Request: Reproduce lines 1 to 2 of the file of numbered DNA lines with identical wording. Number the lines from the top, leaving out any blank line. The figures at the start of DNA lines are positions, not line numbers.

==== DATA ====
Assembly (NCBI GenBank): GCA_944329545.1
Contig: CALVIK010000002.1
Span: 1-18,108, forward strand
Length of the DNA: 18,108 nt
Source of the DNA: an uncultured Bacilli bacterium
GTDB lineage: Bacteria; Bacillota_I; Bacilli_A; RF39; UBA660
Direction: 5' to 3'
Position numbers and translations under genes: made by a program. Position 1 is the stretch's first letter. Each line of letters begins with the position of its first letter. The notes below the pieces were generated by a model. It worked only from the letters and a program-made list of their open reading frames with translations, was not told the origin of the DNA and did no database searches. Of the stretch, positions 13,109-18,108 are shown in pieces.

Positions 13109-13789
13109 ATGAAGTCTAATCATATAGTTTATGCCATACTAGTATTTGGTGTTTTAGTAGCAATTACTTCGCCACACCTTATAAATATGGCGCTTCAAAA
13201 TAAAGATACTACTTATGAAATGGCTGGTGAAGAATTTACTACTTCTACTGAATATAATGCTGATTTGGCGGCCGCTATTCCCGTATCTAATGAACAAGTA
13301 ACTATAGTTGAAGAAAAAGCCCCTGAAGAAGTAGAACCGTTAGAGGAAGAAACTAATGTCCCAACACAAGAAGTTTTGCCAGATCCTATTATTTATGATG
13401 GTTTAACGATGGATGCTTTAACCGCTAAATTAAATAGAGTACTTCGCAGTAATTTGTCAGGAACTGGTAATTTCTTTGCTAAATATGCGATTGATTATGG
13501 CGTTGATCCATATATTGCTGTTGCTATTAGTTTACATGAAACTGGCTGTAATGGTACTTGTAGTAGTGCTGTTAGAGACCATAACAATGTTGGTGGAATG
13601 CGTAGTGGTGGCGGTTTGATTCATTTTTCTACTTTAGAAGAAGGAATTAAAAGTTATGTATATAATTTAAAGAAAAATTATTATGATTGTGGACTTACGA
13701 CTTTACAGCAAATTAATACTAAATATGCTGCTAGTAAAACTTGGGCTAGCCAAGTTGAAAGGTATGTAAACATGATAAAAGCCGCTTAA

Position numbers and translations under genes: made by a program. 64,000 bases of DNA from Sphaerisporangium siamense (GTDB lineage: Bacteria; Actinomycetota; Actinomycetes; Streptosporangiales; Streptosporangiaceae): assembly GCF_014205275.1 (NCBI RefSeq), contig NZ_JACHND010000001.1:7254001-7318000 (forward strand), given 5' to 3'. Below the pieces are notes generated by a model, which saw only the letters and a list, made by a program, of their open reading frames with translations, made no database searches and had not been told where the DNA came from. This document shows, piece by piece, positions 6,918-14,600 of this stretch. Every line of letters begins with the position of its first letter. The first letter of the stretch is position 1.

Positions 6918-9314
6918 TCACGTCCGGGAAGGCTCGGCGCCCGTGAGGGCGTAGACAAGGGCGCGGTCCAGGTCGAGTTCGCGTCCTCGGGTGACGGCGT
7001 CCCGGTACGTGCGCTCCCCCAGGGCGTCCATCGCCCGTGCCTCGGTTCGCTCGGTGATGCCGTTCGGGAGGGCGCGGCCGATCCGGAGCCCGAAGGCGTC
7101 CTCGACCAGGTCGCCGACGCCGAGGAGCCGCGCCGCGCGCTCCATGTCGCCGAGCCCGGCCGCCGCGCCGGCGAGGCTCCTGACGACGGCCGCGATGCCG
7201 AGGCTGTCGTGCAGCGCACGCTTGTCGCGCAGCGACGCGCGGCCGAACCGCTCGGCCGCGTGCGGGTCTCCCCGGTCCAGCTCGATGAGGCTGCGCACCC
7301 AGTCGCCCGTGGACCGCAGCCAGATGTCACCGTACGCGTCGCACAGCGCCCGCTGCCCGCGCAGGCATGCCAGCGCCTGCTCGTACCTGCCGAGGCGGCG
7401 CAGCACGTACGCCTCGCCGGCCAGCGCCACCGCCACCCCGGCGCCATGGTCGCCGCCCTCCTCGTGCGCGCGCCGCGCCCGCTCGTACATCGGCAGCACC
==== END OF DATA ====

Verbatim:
Assembly (NCBI GenBank): GCA_944329545.1
Contig: CALVIK010000002.1